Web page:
AP Photo/Alvaro Barrientos
Snow is falling outside, and you've just fought winter rush hour traffic in Chicago to make it to your martial arts class. Fifteen minutes into the class and you are already feeling winded.
Like many Chicagoans this time of year, the shorter days and bad weather have conspired to deprive you of your daily run, bike ride, or walk. Your cardiovascular fitness has receded, and you are beginning to feel the difference.
As a martial artist, you know that one of the pillars of your on-the-mat performance is cardiovascular fitness. At this point, you may be considering taking a spin class, or using the treadmill or elliptical trainer at your local health club. However, these options require two things that you may have in short supply - time and special equipment.
Noted fitness trainer and Team Beachbody Coach Danielle Enriquez-Fowler suggests that these activities may not be the best use of your time and resources:
My recommendation for a good cardio workout when you're short on time isn't actually spinning, it's plyometrics!
Plyometrics can be done anywhere without special equipment, and a high intensity workout can be done in approximately 30 minutes. Plyometrics include common exercises such as:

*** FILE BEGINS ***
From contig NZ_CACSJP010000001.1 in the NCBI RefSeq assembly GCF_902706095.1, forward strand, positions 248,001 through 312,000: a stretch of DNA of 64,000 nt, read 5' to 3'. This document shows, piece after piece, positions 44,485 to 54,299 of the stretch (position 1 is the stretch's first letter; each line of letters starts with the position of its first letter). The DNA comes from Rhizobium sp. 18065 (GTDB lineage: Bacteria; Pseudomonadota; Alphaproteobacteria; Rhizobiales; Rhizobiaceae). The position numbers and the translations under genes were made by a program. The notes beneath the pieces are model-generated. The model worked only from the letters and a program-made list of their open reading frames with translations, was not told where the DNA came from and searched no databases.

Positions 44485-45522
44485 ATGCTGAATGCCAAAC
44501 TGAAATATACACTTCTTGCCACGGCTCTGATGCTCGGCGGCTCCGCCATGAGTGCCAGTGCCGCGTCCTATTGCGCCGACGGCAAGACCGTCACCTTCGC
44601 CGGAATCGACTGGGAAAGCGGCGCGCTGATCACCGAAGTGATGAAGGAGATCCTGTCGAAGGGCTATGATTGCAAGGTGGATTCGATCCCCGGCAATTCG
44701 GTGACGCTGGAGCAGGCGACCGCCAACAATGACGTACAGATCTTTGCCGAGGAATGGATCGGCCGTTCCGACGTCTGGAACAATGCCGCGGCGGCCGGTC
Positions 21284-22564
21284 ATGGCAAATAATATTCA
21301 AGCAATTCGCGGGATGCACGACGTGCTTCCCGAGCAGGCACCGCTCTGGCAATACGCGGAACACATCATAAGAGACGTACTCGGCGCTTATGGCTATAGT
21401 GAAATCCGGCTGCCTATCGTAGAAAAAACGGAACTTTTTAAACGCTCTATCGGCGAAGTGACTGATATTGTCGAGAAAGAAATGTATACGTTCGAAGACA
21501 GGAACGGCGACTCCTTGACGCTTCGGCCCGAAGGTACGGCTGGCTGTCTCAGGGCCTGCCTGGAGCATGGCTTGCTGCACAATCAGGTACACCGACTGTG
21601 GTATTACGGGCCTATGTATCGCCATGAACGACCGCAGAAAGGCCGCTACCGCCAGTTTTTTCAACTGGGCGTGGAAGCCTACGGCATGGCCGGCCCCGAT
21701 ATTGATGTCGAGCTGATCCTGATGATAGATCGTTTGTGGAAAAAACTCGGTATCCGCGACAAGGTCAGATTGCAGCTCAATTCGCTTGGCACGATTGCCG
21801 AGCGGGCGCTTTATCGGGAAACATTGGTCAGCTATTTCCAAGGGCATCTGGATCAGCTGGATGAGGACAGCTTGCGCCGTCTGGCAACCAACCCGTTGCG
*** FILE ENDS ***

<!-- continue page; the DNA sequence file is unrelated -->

- Jumping jacks
- Jump rope
- Jump squats
- Jump lunges
- Ski leaps
- Toe taps on a bench or box
- Tire run
- Football run
- Running stairs.
Danielle indicates that these exercises are best executed in short intervals, and suggests the following routine:
- Start with a 3 to 5 minute warm up by jogging or marching in place.
- Perform any of the high intensity plyometric exercises listed above for 1 to 2 minutes and alternate with a 2 to 3 minute recovery period by marching/jogging in place or holding a boxer shuffle.
- Continuing alternating your high intensity plyometric and recovery for 20 minutes.
- Close by cooling down for 2 to 5 minutes again by jogging then marching in place.
Finish your workout with stretches to take full advantage of your warm muscles and joints.
With high-intensity exercises like plyometrics, it is very important that you never stop moving during your recovery periods. Keep your feet moving as blood can pool in the extremities and cause you to be lightheaded if you stop suddenly.
Most martial artists can safely supplement their mat time by incorporating a plyometric workout 3 to 4 times a week. Even when the weather improves, plyometrics can be a great substitute for your usual cardio workout, especially when time is limited.